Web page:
While the above is positive, we have some concerns around potential unintended consequences when it comes to the ESG movement currently taking the investment industry by storm. For example, initiatives encouraging fossil fuel divestment have resulted in some companies unbundling their ‘dirty’ assets or selling them to relieve themselves of this ESG pressure, often to a private company that is subject to far fewer disclosure requirements than its listed counterpart. In these cases, production is of course not halted; in fact, in some cases it has been substantially increased post-sale, as the acquiror seeks to maximise their profit. Similarly, in the United States, the number of oil rigs operated by private operators surpassed those of listed companies for the first time in 2021. While listed companies have been subject to huge ESG pressure not to invest in further supply, the reality is that, while demand persists, there will always be someone willing to fill the gap. We therefore think that it is more constructive to engage with listed companies on responsibly managing their fossil fuel assets. Glencore, for instance, has committed to keeping its coal assets but winding them down responsibly over time, while using their substantial cash generation in the interim to invest in its future facing commodity basket, including copper, cobalt, nickel and zinc. We are comfortable with this approach.
ESG initiatives, including investor climate initiatives and engagements, are often carried out in pockets, applying pressure on companies and sectors unevenly. Again, instead of achieving solutions, this uneven pressure may have the unintended consequence of simply creating distortions. The focus on listed oil majors such as BP, Shell, Total and Exxon is a good case in point: These companies face a huge amount of ESG scrutiny, activism and litigation, but are only responsible for 13% of global oil production. On the other hand, national oil companies (NOCs) produce over half of the world’s oil supply. Not only are NOCs subject to less environmental scrutiny and litigation, but they are also controlled by governments whose political and social regimes often raise real red flags. The Russia-Ukraine conflict has demonstrated that these red flags can quickly escalate into crises that have ramifications for the whole world and should thus not be ignored. It is therefore important to balance the energy transition, which we support, with energy security and the management of growing geopolitical risks.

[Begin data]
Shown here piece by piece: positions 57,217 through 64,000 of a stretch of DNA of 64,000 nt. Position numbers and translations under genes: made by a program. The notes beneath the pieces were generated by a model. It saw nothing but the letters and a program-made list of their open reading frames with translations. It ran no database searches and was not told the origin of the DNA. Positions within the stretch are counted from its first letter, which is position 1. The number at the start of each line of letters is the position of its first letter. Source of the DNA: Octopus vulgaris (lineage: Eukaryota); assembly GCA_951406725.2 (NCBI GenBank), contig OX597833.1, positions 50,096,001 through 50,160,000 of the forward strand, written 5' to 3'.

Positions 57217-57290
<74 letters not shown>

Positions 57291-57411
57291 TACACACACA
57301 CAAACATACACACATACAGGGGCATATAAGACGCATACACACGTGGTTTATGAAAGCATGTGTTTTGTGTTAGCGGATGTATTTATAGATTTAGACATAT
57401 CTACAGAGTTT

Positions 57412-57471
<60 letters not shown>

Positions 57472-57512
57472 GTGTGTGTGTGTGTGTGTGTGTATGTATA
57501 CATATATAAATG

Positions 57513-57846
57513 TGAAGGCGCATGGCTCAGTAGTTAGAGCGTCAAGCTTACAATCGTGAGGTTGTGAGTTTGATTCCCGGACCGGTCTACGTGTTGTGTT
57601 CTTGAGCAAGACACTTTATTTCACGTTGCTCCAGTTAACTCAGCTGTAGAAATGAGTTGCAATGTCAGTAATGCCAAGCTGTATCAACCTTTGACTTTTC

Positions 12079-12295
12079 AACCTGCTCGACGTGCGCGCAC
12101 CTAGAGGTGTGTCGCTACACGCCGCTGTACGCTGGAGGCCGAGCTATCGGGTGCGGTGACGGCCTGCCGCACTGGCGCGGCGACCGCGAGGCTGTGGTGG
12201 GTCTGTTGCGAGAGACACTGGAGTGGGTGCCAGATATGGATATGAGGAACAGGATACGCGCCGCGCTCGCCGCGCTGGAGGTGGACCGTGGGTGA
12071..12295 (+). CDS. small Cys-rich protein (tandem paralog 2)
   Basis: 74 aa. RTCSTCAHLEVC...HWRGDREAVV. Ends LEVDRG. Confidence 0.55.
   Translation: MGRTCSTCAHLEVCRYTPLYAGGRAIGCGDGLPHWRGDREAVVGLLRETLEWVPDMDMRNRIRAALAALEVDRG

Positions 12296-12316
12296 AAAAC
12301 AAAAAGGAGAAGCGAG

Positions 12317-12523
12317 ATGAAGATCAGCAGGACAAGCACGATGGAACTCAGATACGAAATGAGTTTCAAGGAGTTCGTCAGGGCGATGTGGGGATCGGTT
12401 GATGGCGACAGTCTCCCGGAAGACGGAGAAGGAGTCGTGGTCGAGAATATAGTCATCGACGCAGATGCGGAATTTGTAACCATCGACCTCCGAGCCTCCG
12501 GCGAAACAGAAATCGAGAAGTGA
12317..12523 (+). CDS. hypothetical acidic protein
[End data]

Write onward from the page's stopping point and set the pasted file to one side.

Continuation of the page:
We have also spent a lot of time looking into ESG rating and data providers. Research from multiple institutions shows a low correlation between the ESG scores that these providers assign to companies, demonstrating the complexity and nuanced nature of ESG evaluations. While this is not a problem in itself – asset managers also have differing views on the investment case for companies – the issue is when clients view one provider’s ESG scores as a perfect proxy for ESG performance, when it is simply one organisation’s assessment of such. We believe it is impossible to convey all the complexities of ESG in one final score. There are benefits to using external ESG data and rating providers for ESG data collation; however, we continue to favour an in-house approach when it comes to integrating ESG into our investment research and decision-making.
How are we advancing ESG at Allan Gray?
We strive for a carefully considered, balanced and meaningful approach to ESG.
Some of our recent and ongoing process improvements include:
- Increasing the number of analysts on our ESG team, which is housed within the investment team.
- Introducing quarterly ESG reports: These address key thematic issues, such as benchmarking the incorporation of ESG factors into executive remuneration across sectors.
- Rolling out ESG ‘deep dive’ assessments for our clients’ top 20 holdings. These provide granular assessments across multiple E, S and G sub-categories, relevant to both the company’s sector and individual complexities.
- Developing remuneration assessment frameworks to enhance our evaluation of company’s remuneration policies and implementation thereof.
- Increased communication with our sister companies, Orbis and Allan Gray Australia, on ESG matters. This includes two quarterly meetings on ESG in the investment case and ESG in regulation and reporting, respectively, as well as climate-focused quarterly meetings.
- Increased reporting to our Board of Directors. We now produce four reports per annum for our Board sub-committees. This provides valuable independent input and oversight to our team.
Our objective is that, even where clients may disagree with our conclusions, as is expected when tackling such complex topics, they are able to find some reassurance in the breadth and depth of our ESG research and assessments.